AML\CTF and Sanctions Compliance Statement
SNB is committed to participating in international efforts to combat money laundering and terrorist financing. Towards this end, SNB has developed a Bank-wide Anti-Money Laundering and Combating Terrorist Financing Policy that is based upon the Saudi Arabian laws and regulations and compliant with international best practices such as recommendations made by the Financial Action Task Force (FATF). This Policy was approved by the SNB Board of Directors.
The SNB AML/CTF Policy is the minimum standard that all operations of the Bank, overseas offices, branches, subsidiaries and associates must follow. In addition to this, all overseas offices, branches, subsidiaries and associates are required to comply with their local anti-money laundering and combating terrorist financing laws and regulations, which may be more stringent. Further to the AML/CTF Policy, detailed desk-top processes and procedures have been defined and put in place covering the Investigations, Reporting, Sanctions, Advisory and AML/CTF Monitoring.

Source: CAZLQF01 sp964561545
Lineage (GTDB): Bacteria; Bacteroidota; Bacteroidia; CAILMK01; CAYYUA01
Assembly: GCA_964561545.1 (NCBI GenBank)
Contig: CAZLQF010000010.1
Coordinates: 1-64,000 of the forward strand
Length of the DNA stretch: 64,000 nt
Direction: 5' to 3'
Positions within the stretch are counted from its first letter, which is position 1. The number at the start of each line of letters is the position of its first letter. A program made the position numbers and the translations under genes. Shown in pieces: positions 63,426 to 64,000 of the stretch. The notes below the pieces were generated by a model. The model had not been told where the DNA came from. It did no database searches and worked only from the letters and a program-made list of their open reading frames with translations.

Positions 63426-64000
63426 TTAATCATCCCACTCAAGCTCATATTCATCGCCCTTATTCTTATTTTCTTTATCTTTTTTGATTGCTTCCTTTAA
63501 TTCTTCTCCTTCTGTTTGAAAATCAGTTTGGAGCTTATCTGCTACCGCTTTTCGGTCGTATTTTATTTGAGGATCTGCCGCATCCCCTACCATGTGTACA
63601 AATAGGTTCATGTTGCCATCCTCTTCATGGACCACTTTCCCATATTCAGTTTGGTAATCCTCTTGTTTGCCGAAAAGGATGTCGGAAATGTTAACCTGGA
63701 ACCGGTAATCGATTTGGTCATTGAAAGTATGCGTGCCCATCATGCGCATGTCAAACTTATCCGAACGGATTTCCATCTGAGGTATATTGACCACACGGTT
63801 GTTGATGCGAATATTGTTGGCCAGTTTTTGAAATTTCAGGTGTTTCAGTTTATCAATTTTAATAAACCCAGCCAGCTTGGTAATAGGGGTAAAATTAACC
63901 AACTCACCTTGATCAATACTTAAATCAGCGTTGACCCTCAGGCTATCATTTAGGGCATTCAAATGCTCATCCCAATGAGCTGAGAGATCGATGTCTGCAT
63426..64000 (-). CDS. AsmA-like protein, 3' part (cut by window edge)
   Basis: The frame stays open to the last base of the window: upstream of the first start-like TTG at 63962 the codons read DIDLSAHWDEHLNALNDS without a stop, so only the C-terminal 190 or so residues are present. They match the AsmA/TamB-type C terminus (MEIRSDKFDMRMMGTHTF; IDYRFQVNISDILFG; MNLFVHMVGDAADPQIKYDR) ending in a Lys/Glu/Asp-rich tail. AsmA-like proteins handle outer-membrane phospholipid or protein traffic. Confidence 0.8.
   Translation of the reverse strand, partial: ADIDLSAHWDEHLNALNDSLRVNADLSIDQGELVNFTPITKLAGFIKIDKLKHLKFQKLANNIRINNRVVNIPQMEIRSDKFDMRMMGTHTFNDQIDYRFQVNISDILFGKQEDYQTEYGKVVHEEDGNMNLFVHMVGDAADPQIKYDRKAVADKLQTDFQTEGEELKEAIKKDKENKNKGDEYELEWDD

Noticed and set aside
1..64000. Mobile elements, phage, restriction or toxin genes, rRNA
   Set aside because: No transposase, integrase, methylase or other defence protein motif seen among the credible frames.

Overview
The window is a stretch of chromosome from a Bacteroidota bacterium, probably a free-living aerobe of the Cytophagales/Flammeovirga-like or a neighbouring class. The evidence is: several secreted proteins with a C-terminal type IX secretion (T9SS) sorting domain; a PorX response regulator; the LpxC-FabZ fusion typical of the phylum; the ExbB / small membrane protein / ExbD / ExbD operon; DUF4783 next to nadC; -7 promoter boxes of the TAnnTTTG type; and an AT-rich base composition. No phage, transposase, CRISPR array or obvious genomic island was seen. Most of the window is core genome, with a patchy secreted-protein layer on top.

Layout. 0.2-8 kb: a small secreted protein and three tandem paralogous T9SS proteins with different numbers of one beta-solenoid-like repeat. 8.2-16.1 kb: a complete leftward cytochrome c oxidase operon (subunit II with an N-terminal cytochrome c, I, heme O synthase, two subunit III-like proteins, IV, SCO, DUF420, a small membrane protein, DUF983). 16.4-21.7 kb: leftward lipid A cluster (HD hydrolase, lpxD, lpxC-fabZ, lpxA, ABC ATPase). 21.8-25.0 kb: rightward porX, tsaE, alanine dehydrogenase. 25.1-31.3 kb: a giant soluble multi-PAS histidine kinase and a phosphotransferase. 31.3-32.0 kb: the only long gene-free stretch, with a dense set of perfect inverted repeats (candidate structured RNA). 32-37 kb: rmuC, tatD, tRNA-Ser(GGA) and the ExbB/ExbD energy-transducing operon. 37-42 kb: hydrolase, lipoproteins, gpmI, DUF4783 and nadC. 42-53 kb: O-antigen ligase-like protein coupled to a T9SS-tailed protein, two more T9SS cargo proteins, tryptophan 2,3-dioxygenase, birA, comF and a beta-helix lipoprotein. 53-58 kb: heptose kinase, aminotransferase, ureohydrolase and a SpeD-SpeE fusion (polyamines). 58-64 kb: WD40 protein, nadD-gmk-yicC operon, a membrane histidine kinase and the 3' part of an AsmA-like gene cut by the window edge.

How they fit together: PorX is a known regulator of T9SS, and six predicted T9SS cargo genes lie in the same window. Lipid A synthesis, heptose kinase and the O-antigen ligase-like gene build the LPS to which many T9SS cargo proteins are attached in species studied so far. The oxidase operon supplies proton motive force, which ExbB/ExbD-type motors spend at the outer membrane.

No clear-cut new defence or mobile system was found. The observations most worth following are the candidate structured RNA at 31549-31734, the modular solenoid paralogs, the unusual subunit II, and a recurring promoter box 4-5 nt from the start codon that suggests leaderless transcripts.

The AML/CTF Compliance Programme has been approved by SNB Board of Directors. All AML/CTF related issues are escalated to Group Chief Compliance Officer and subsequently forthwith referred to the Compliance Committee. The Compliance Committee would then elevate these issues up to the Audit Committee (Board Committee). All issues are raised in writing to the Compliance Committee who meets quarterly while ad-hoc meetings can be called for whenever deemed necessary.
Anti-Money Laundering & Counter Terrorist Financing Division (AML/CTF Division)